TEACHING THE BIBLE IN SCHOOLS: A CURRICULUM COMPARISON – PART II
The Bible is still the world’s best selling book. Not only is it the holy book of Christians and Jews (at least in part, the first 39 books of the Bible are comprised of the Hebrew Scriptures), but its influence has shaped Western civilization. Shakespeare, Milton, Faulkner, Melville, Steinbeck and many other writers include allusions to the Bible in their works. All American students, whether Christians or Hindus or atheists, should have a working knowledge of the Bible if only to better their understand American culture.
The way the Bible is presented to students, however, is extremely important. In order to pass constitutional scrutiny in these times, the Bible should be presented neutrally and objectively when taught to public school students – without any political or philosophical biases. Remember though, an anti-Christian bias is no more neutral than a pro-Christian bias.
Last week, we briefly reviewed the Bible Literacy Project textbook, The Bible and Its Influence, and some of its liberal tendencies. In this week’s article, we’ll consider an alternative curriculum put out by the National Council on Bible Curriculum in Public Schools.
The National Council on Bible Curriculum in Public Schools:
Textbook: The Bible
Other course materials: The Bible in History and Literature study guide
The NCBCPS elective course materials go through the Bible, both Old and New Testaments, in a straightforward, neutral manner. The Bible is the actual textbook for the course, accompanied by a study guide that focuses on the literature and history of the Bible and the impact it has had on Western culture. The King James Version is recommended, since it has been the dominant English version for nearly 400 years – the version that inspired men like John Bunyan, John Milton, and William Wordsworth. However, students are presumably free to study whichever version of the Bible with which they are most comfortable.
The NCBCPS website states that its materials have been adopted in over 370 school districts in 37 states and has yet to be legally challenged. Its materials are endorsed by such legal organizations as
- American Family Association Center For Law and Policy
- Pacific Justice Institute and
- American Center For Law and Justice
- Dr. Robert P. George – McCormick Professor of Jurisprudence at Princeton
- Gerard V. Bradley – Professor of Law, Notre Dame School of Law
- and even Dr. Martin Luther King Jr.’s niece Alveda King.
The NCBCPS curriculum is not hostile toward the Bible, nor does it promote the Bible in a religious or devotional manner. In Unit 9, for instance, the Lesson 4 sample lesson plan suggests that students, “Choose Psalms that exhibit examples of personification, metaphor, hyperbole, simile, understatement and iteration.”
In Lesson 5, there is even a specific note to make sure students understand the study is not meant to be devotional in nature. It states that students are to:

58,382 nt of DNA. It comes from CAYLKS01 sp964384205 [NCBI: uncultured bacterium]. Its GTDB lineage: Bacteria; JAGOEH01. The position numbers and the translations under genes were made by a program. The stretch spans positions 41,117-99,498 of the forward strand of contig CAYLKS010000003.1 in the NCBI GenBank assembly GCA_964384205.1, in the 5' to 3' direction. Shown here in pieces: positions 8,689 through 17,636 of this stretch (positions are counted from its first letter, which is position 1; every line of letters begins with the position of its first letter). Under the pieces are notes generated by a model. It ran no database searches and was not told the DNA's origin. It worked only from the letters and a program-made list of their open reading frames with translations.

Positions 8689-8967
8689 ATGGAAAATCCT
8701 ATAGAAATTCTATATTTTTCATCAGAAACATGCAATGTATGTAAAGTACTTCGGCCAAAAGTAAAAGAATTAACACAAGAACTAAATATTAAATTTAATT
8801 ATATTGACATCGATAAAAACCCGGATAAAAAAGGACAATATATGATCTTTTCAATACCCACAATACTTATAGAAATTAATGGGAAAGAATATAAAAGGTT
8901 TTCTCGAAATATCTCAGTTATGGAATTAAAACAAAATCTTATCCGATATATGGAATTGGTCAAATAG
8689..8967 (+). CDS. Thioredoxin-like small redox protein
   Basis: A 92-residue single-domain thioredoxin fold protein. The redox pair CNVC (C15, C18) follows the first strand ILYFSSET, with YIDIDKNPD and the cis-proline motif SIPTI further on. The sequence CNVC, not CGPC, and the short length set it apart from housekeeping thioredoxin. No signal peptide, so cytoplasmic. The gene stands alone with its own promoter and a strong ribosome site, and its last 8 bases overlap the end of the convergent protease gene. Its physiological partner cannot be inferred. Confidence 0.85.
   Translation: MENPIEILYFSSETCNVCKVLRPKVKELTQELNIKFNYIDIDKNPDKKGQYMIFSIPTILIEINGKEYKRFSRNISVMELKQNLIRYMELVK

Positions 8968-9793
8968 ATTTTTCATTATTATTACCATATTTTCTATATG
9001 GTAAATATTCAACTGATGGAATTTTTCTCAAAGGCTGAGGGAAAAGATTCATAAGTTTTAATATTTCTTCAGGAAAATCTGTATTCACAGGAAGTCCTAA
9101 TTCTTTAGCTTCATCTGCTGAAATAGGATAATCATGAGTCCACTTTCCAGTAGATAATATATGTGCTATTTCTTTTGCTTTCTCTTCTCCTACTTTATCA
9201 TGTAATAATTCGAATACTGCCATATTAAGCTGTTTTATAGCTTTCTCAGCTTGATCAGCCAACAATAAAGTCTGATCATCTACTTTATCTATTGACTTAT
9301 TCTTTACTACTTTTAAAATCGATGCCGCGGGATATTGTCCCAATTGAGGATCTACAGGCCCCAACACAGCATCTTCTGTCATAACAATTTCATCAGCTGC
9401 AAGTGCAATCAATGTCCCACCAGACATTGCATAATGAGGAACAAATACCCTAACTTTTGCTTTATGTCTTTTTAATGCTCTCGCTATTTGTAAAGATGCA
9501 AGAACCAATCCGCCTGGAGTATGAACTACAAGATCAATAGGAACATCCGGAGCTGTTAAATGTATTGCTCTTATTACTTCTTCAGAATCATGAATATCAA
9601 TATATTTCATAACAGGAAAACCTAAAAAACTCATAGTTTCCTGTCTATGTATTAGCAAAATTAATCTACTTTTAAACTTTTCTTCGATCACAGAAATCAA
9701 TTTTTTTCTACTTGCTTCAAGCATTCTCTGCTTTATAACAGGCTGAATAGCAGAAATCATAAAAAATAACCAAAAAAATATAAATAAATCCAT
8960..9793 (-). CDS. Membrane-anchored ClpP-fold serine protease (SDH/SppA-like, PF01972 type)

Choose Psalms that are expressions of praise, worship, procession and ascent. Suggestions are: 8, 9, 149, 150. Have students choose any two, or three, and objectively compare and contrast these with one other for their literary and poetic qualities. One to two class periods. HOTS. (Note: The instructor must point out that these selections are being reviewed only for their influential literary and poetic qualities, and that the review must not be regarded or treated as a devotional exercise inappropriate for a classroom setting.)
The Texas Freedom Network, a liberal organization dedicated to countering the influences of the “religious right” in America, has taken issue with the NCBCPS curriculum. The majority of the TFN’s complaints, however, are with the other materials that schools using the NCBCPS curriculum have also implemented, and with older versions of the NCBCPS curriculum – not with the current NCBCPS materials.The Texas Freedom Network’s primary concern with the NCBCPS curriculum is that it advocates “Christian Americanism” – the idea that the Declaration of Independence, the Constitution, and other founding U.S. documents were inspired by the Bible. The NCBCPS does argue that the Bible played an important role in major U.S. founding documents.
The TFN also criticizes the NCBCPS curriculum for not making students aware of controversies surrounding certain texts of the Bible.The explorationof suchcontroversies, however, are better relegated to biblical experts and not to high school teachers.
According to the NCBCPS site, Stephen M. Crampton, Chief Counsel for the AFA Center for Law & Policy has stated: “We have carefully reviewed the NCBCPS curriculum, and found it to be constitutional in every respect. For that reason, we have promised to defend against any lawsuit challenging its constitutionality, free of charge, provided only that the school in question implement the curriculum without material alteration.”
No curriculum to teach the Bible in public schools will ever please everybody. The United States is filled with groups that have political agendas and which are trying to force the Bible and Christianity into the margin of American life. The Bible, however, is a vital part of American culture and should be read and understood as a part of a well-rounded education.
• Unit 9 of NCBCPS Curriculum – National Council On Bible Curriculum In Public Schools
• The National Council On Bible Curriculum In Public Schools Website: – NCBCPS
• Reading,Writing and Religion – Texas Freedom Network
• ‘Religious Right Watch’ – Texas Freedom Network